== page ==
While I'm really excited to take this next step in our relationship, I've also been experiencing a lot of anxiety about it — my family has no idea that we met through an online dating website; and neither do my friends. I know my older brothers and sister will never let me hear the end of it and I fear that this news will spread like wildfire. I know that how we met is just a formality, but I can't help but feel incredibly embarrassed that I had to resort to such measures.
My boyfriend is perfectly comfortable with the truth of how we met, and I know that my insecurity about it can't make him feel very good, but I just can't help it — I'm ashamed to admit that I was an online dater! Would it be terrible if I asked my boyfriend to lie to my family for me?
Submit your own Sunday Confessionals here and see if you are forgiven!
The holidays are fast approaching, so if you're meeting your boyfriend's parents for the first time, you might want to check out the five helpful tips that Glamour magazine is sharing with us in their November issue. As we all know, meeting the parents is a huge rite of passage, one that is never taken lightly, so check out my take on their five suggestions below and a few of my own, too.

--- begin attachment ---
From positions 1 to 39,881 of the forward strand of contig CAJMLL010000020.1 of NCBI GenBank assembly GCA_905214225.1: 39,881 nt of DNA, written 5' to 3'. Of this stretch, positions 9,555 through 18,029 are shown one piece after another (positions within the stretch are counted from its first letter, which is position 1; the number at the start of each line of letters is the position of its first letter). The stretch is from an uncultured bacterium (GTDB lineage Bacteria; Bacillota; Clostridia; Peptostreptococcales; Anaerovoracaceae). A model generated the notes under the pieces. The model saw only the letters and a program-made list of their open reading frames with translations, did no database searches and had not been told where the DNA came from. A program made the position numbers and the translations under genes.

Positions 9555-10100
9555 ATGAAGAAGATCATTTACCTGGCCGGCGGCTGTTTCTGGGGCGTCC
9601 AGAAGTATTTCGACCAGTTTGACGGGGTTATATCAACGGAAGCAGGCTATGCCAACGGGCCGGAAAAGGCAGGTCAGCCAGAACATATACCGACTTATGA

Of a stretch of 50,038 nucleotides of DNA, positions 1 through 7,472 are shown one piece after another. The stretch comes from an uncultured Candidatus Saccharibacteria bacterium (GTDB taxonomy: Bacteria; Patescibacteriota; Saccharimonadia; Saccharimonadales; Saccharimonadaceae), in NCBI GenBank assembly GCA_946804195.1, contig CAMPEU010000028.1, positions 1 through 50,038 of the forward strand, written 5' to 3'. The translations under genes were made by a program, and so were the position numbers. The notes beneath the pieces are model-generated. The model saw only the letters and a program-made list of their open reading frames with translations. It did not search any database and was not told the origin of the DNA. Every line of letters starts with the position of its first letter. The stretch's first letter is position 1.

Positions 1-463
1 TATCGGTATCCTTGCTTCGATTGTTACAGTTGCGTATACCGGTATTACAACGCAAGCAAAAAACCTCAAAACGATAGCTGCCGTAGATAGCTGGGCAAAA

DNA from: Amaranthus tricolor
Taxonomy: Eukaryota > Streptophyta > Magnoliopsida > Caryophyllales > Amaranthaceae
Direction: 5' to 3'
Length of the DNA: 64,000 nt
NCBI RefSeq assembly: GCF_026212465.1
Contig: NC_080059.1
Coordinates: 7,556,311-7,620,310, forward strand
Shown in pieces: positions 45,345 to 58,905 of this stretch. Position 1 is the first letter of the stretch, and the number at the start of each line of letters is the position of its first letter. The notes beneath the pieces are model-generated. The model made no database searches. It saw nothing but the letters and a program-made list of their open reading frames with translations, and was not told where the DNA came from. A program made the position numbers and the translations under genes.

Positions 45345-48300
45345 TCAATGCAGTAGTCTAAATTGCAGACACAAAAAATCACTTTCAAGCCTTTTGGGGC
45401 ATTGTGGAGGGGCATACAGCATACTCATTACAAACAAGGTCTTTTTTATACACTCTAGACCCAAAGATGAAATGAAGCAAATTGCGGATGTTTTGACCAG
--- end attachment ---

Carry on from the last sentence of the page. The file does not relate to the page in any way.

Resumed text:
- Be present. If you're overly consumed with a pimple on your face or worrying that you're not saying the right thing, you could in turn come off aloof. Make sure his parents know you're interested in the conversation and in the moment.
- Don't overspend to impress. Sending a thank you note, flowers, or bringing a small gift as a thank you for hosting you is always a nice gesture, but don't go overboard — you don't want to seem like you're trying too hard.
- Volley the hard questions to him. If his parents put you on the spot to the point of uncomfortableness, turn to your boyfriend and cue him to take over. He'll know how to pull back the reins.
To see two more of Glamour's tips and to check out my additions, just read more